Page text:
Nothing To Hide?
It should be clear to everyone by now that the National Security Agency (NSA) has achieved an unprecedented level of access to the communication patterns and digital trails of American citizens.
The exact details are murky due to the classified nature of the program and the public relations denials of the companies involved (including Apple, Google, Microsoft, and Facebook), but the best information we have at this time is that PRISM is an NSA program for streamlining Foreign Intelligence Surveillance Act (FISA) requests with these companies, and receiving data in return. The companies claim that the NSA does not have direct access to their servers, and information is only delivered after a lawfully issued FISA request, and is not delivered in an automated fashion. This might be comforting, if it weren’t for the fact that the FISA courts have largely rubber stamped any request the government makes on national security grounds. With the passage of the FISA Amendments Acts of 2008, it is easier than ever to get a court order for expansive datasets on the shakiest of foundations.
The NSA’s reach goes far beyond the newly revealed PRISM program. In 2006, whistleblower Mark Klein revealed that the NSA has a top secret room in an AT&T facility in San Francisco that gives them direct, realtime access to all traffic on its backbone network. It has since been revealed that over a dozen such rooms exist in major facilities across the country, giving the NSA wiretapping capabilities for nearly all Internet traffic.
I have a lot to say on the subject of Internet surveillance—too much for this space, in fact—so let me be brief. The Internet is arguably the most important communication medium in human history. The open communication and democratization of information made possible by the Internet has been transformative for societies across the globe. When central governments build surveillance (or control) capacity over these critical tools, it makes its citizens (that’s you and me) vulnerable to abuses unimaginable just 20 years ago. We need only take a page from history and look to the abuses of the FBI during the reign of J. Edgar Hoover to catch of glimpse of what’s possible. He used his immense authority to stifle Vietnam War protests, and the Free Speech and Civil Rights movements, infiltrate and sow dissent within these movements, which were seen as directly challenging government authority, and discredit or embarrass political leaders and personal enemies. Imagine if Hoover were tapping not just the phones calls of Martin Luther King, Jr., but his emails and location, as well as those of his associates and followers. It would have been much more difficult, if not impossible to organize the protests that expanded our rights and ended a senseless war.
However, getting lost in this discussion is another, perhaps even more disturbing, revelation that came to light a few days prior to the PRISM leak. An order by the FISA court obtained by the Guardian demands that Verizon (and its subsidiary Verizon Wireless) hand over “comprehensive communication routing information” for all of its customers, including for calls entirely within the United States, to the NSA on a continual, daily basis. This does not include the name and address of the customer, and this “anonymization” is one of the ways that these broad collection orders make it through the court. However, the information does include the handset ID and cell tower IDs. Using a process known as trilateration, the location of the person making the call can be calculated.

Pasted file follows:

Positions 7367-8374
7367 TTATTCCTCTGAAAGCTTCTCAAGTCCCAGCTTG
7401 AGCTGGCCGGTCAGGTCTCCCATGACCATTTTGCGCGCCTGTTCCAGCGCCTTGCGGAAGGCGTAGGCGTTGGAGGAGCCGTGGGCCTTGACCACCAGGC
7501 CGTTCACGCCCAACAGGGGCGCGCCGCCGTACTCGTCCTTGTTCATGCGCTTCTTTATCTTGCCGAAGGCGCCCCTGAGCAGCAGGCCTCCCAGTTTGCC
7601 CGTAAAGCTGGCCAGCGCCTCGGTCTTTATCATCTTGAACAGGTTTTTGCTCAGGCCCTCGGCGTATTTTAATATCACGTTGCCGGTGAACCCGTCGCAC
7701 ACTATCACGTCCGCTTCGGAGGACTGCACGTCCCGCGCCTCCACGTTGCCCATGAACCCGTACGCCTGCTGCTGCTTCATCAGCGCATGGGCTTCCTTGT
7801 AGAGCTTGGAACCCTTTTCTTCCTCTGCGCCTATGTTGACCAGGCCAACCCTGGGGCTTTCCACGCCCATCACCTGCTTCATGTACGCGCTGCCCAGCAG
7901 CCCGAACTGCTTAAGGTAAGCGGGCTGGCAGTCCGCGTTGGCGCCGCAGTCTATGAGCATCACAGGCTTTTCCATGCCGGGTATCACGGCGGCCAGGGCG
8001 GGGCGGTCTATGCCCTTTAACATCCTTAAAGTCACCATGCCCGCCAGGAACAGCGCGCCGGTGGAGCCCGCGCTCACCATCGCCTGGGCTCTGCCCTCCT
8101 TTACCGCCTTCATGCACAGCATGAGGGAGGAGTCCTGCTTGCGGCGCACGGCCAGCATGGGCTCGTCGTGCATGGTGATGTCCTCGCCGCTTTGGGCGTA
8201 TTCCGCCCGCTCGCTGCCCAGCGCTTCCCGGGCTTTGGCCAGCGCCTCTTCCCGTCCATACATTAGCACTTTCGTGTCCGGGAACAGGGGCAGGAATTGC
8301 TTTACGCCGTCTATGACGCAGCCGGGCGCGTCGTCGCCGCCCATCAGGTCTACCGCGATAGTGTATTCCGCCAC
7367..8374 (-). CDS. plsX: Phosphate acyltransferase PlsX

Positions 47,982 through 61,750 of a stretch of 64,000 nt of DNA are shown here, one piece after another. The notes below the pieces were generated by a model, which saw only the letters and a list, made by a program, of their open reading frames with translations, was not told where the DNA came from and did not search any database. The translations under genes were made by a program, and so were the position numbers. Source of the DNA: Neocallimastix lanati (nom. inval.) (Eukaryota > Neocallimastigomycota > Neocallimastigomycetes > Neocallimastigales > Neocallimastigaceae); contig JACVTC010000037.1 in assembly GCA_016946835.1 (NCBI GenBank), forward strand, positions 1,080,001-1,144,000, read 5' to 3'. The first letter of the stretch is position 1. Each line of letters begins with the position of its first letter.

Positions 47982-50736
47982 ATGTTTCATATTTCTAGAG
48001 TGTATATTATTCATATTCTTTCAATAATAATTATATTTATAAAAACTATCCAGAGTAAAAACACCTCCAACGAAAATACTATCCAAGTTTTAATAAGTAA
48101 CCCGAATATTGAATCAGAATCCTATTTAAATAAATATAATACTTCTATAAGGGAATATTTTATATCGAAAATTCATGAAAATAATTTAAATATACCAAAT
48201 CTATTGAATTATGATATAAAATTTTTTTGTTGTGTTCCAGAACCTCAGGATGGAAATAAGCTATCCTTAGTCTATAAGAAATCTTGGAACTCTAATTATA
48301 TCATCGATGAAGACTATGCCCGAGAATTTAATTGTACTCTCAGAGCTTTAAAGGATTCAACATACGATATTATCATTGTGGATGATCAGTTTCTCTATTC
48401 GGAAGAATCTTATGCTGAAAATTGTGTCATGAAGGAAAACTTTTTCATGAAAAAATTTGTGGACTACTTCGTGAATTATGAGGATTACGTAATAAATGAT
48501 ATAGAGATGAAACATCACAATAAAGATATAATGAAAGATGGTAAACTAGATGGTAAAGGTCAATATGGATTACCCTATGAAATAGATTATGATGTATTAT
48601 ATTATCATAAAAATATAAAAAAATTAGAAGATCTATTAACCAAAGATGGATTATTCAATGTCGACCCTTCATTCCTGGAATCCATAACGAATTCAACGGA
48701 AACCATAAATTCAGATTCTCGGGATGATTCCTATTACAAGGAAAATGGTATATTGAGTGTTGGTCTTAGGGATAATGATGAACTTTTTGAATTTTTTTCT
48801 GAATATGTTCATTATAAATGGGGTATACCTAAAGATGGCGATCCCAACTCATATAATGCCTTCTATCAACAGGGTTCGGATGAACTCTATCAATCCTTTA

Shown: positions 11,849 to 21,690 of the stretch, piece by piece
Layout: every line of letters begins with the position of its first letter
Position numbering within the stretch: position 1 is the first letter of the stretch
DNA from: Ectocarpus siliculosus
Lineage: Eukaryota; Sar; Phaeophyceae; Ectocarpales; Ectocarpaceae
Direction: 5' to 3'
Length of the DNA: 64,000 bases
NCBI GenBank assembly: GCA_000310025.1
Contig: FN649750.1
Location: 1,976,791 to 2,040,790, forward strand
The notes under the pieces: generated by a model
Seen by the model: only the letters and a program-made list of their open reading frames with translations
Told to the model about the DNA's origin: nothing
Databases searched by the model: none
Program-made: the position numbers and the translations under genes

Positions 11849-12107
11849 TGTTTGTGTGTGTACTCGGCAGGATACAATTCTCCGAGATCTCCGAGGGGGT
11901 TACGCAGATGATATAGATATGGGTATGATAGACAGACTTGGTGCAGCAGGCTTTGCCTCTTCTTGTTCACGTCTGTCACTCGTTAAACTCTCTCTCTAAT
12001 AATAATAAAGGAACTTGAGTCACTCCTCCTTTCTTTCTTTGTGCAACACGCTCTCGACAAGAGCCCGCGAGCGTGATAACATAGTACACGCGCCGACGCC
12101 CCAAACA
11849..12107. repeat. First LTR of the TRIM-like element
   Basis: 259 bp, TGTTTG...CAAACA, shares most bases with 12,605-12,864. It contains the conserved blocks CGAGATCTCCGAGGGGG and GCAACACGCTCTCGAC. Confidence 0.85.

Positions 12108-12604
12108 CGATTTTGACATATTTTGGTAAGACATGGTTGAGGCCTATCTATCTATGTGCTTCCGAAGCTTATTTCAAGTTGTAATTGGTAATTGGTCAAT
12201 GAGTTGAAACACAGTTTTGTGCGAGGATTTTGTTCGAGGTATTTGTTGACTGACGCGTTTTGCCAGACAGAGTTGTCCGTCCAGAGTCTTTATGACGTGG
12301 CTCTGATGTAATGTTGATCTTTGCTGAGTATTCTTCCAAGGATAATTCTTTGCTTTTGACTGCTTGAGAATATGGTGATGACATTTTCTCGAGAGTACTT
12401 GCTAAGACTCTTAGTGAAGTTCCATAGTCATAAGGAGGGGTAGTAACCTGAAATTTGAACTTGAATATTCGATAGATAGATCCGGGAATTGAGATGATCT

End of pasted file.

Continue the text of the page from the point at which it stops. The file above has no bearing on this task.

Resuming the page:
Why is this important if they don’t actually know who is making the call? According to a report published in Nature in March 2013, human mobility traces are highly unique. We all have our own fingerprint of sorts, and relatively few data points are required to uniquely identify an individual. Futher, the world we live in today is awash with data. Numerous companies, such as Acxiom and Datalogix, compile massive datasets on consumer behavior. Built for marketing purposes, these databases correlate information from numerous sources to build profiles of individuals and their behavior. For example, Facebook now uses obfuscated versions of their users’ email addresses and phone numbers to correlate with Datalogix to learn about your purchasing behavior, so now the companies can connect what ads you see on Facebook with what you buy in brick and mortar retail stores. Of course, this is all done for marketing and advertising, but these, and many other, databases are also available to the NSA, making it possible to potentially correlate rich identity information with location tracking from phone records.
We live in the era of Big Data. Some of the world’s top data scientists are gathering at two enormous new NSA facilities in Maryland and Utah to work with unprecedented volumes of data — Internet activity, phone records, realtime and historical data, government and commercially available data — building profiles of individuals and looking for patterns, attempting to root out terrorists. I have no doubt that such information is valuable in identifying patterns that might look suspicious. It is also useful for other purposes. The real trouble is the complete lack of transparency and oversight of these programs. We are told that everything is done with Congressional oversight, yet members briefed on these programs are unable to talk about them outside of closed hearings due to their classified nature, making it effectively impossible for them to represent us.
Democracy requires an informed citizenry to function properly. Transparency and accountability are essential to that goal. We must declassify surveillance programs conducted against American citizens and reopen debate on the Patriot Act so we can make an informed decision as a society on the proper balance of liberty and security.comments powered by Disqus